HALIFAX — Nova Scotia residents aged 63 and 64 will be first in line next week to receive the recently approved Oxford-AstraZeneca vaccine.
Health officials said Tuesday 13,000 doses of the vaccine will be administered on a first-come, first-served basis in 25 locations across the province starting March 20. Canada's national vaccine expert panel recommends against the use of the AstraZeneca vaccine for people over the age of 65.
Chief medical officer Dr. Robert Strang told reporters the province will be sticking to an age-based model for its vaccine plan, which isn't the case everywhere in Canada. In Ontario for example, officials recently said people with high-risk chronic conditions will be among those getting access to the vaccine during the province's second phase.
"The more we divert away from an age-based approach … it actually slows down our overall progress to building population immunity," Strang said.
Nova Scotia opened its first prototype pharmacy vaccination clinic in central Halifax Tuesday as health officials reported five new cases of COVID-19 in the province — all contacts of previously reported infections.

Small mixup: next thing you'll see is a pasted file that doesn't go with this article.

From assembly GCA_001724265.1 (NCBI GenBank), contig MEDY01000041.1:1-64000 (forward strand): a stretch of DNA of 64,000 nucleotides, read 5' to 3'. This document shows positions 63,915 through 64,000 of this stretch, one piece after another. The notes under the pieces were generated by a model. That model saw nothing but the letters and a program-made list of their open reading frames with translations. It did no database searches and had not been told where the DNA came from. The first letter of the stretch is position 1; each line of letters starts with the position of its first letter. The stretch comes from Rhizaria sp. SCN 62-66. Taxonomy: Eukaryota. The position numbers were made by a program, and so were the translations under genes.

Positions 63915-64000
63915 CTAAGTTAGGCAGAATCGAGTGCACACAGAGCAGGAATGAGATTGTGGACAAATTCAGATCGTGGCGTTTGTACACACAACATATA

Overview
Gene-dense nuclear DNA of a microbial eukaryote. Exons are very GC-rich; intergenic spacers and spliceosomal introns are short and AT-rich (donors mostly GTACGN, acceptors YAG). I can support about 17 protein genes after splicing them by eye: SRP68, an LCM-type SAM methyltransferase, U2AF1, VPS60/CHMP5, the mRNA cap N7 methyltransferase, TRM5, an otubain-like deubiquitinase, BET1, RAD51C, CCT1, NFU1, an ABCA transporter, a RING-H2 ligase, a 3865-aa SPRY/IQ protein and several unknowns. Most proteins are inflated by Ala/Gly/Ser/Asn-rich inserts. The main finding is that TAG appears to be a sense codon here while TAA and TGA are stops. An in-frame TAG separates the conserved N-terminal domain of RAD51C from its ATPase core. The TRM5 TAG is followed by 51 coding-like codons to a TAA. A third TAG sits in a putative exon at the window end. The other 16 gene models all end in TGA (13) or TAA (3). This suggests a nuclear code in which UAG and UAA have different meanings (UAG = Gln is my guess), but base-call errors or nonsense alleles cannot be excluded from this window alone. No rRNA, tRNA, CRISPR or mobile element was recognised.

Meanwhile, Premier Iain Rankin said he's planning on meeting with the premiers of Prince Edward Island and New Brunswick next week to discuss the possible creation of a travel bubble that doesn't include Newfoundland and Labrador.
The so-called Atlantic bubble ended in November as a second wave of COVID-19 led to Newfoundland and Labrador and P.E.I. exiting the agreement, which allowed residents of the Atlantic region free travel to all four provinces without the 14-day isolation requirement.
Officials on Tuesday also reported five cases involving virus variants — three of the B.1.1.7 mutation and two involving the variant first identified in South Africa. They said there was no sign of community spread of the variants in the province.
This report by The Canadian Press was first published March 9, 2021.
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This story was produced with the financial assistance of the Facebook and Canadian Press News Fellowship.
The Canadian Press